Tina has spent years learning the laws of the road that leads to Telos. She’s traveled it many times, but since she’s been coming to Telos weekly, she’s memorized it. Still, she’s not cocky. Mack trucks, giant metal crocodiles pulling lengthy wooden tails, frequent the road. When they move slow, they are menacing and unpredictable. When they move fast, they are terrifying and unpredictable. They carry raw, unprocessed lumber – sometimes over 200,000 pounds worth – and when they get going, they can’t stop short for anything. One wrong maneuver, the driver can’t wrangle the rig, the cab turns over, cargo weighing more than a Boeing 747 spills uncontrolled into the dusty lane and boom – someone’s dead. Then who’d get dinner on the table?
Dust whips up in violent, swirling clouds as her tires grip at the dry dirt and gravel and Telos comes into view. Telos, where she’ll spend another four nights. This marks her eighth week. Her cargo rattles as she drives through the gate – 30 pounds of stew beef, 30 USDA steaks, 10 pounds of sliced deli meat, 8 loaves of bread, 2 packages of English muffins, a flat of biscuits, 6 cartons of eggs, 25 pounds of fruits and vegetables, 4 boxes of store-brand strawberry cupcake mix with matching pink frosting and 72 cans of beer – Bud and Bud Light. She is carrying enough to feed a lumberjack. Twenty-five lumberjacks, actually. When she makes the return trip on Friday, it will all have been devoured, and Tina will return with empty crates.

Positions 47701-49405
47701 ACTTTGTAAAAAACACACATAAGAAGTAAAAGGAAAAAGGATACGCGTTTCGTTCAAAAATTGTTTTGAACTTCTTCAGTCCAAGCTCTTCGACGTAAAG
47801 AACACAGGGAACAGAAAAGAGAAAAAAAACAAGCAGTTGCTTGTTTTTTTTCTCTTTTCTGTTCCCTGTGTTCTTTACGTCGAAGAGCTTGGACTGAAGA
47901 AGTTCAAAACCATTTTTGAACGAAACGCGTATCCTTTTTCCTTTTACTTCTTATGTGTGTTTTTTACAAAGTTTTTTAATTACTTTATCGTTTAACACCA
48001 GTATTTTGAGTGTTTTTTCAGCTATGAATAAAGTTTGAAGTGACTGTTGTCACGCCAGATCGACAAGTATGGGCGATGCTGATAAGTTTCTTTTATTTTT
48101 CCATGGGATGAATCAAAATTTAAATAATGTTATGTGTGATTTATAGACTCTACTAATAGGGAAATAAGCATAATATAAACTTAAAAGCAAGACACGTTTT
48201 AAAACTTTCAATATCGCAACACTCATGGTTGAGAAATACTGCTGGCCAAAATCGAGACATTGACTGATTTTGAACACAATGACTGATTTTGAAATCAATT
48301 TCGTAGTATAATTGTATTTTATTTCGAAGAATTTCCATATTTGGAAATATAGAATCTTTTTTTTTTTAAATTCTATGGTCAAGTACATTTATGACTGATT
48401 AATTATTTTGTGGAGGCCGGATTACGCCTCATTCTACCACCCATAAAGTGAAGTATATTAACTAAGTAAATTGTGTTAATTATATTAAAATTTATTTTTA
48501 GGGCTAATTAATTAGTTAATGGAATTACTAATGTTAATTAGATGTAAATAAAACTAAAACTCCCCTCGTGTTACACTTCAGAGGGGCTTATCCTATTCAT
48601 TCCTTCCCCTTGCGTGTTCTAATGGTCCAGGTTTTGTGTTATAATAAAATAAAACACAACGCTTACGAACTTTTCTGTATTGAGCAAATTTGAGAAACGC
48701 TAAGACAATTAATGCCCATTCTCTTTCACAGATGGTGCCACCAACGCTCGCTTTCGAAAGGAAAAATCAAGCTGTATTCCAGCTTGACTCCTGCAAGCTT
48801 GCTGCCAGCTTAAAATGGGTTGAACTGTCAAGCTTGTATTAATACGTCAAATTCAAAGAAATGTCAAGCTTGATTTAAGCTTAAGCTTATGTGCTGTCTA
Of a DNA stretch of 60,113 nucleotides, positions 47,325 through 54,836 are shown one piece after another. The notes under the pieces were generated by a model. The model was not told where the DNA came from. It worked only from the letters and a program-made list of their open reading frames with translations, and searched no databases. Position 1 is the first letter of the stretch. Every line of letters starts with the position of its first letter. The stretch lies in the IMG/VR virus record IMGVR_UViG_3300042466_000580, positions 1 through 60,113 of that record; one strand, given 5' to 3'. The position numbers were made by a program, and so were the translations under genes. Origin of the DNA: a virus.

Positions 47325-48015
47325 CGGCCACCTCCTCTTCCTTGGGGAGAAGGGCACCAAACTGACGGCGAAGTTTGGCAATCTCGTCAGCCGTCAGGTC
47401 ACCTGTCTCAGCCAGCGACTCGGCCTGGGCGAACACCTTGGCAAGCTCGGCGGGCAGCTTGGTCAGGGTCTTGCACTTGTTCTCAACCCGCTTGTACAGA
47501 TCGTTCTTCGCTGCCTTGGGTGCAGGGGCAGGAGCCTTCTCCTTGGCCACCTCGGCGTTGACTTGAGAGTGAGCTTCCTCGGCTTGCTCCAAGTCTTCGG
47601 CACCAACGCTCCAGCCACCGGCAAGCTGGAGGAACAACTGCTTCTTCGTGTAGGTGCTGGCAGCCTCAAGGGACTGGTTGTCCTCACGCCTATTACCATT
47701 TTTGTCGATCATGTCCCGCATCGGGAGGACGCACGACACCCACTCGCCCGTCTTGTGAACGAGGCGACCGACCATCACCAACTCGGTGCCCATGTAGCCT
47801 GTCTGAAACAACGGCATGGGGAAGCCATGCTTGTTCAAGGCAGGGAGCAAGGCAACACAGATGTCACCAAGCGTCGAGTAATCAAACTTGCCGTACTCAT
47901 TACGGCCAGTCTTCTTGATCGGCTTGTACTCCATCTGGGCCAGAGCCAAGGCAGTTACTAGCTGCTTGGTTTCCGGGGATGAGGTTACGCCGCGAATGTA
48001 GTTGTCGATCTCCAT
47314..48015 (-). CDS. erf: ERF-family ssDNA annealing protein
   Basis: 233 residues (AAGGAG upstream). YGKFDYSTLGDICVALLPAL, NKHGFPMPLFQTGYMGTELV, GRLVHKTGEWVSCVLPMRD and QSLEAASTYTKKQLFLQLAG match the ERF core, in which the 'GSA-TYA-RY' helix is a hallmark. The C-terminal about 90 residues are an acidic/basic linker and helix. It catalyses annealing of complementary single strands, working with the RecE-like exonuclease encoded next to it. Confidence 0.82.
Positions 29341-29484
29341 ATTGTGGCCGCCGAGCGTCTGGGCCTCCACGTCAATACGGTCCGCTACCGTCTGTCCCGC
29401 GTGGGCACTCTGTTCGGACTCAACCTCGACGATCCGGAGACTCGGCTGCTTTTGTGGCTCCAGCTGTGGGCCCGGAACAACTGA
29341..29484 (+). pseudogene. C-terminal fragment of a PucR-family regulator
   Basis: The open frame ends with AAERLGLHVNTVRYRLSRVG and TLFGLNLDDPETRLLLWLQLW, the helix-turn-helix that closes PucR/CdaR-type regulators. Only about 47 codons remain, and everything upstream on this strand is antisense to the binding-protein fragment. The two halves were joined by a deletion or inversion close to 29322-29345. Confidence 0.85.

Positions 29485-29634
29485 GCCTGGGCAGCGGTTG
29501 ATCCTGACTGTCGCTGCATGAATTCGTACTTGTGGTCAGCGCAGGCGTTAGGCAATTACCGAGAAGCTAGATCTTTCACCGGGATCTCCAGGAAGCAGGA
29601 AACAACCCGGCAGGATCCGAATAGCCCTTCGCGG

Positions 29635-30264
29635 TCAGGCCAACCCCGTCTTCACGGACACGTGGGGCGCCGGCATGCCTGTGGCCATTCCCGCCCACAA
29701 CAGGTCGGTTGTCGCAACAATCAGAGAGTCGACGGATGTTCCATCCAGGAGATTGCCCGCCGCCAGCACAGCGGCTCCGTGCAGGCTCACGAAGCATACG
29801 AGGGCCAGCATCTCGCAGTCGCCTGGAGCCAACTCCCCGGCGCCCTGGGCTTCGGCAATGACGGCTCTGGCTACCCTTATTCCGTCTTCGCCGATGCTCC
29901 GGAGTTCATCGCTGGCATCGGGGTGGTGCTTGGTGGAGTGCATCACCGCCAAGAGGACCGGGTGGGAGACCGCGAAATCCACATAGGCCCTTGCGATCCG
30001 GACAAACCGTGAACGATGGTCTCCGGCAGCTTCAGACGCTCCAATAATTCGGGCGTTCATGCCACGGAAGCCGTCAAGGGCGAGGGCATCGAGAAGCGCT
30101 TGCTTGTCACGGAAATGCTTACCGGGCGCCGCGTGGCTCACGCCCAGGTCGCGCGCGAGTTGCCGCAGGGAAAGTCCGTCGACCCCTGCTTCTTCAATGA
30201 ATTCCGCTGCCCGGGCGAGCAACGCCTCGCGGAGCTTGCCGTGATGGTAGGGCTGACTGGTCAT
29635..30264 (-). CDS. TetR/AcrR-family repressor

She parks, hoping Larry is inside to help her unload. A spray of fall colors hangs like banners in the woods surrounding Telos today, and the air is crisp but not biting. The camp, the size of about two city blocks, consists of the cookroom, three one-person cabins, an office, three trailers for the guys, a mechanic shop and a garage. It’s owned by Gerald Pelletier, Inc., the company Larry’s father incorporated in 1976. Pelletier, Inc. is arguably the most successful logging outfit in Maine. Loggers dispatched from Telos or Pelletier’s two other camps harvest fir, spruce, cedar and hemlock, among other quality lumber in the North Maine Woods. The timber is still used for wood flooring and construction, as well as raw material for high heat pellets for warming houses in winter.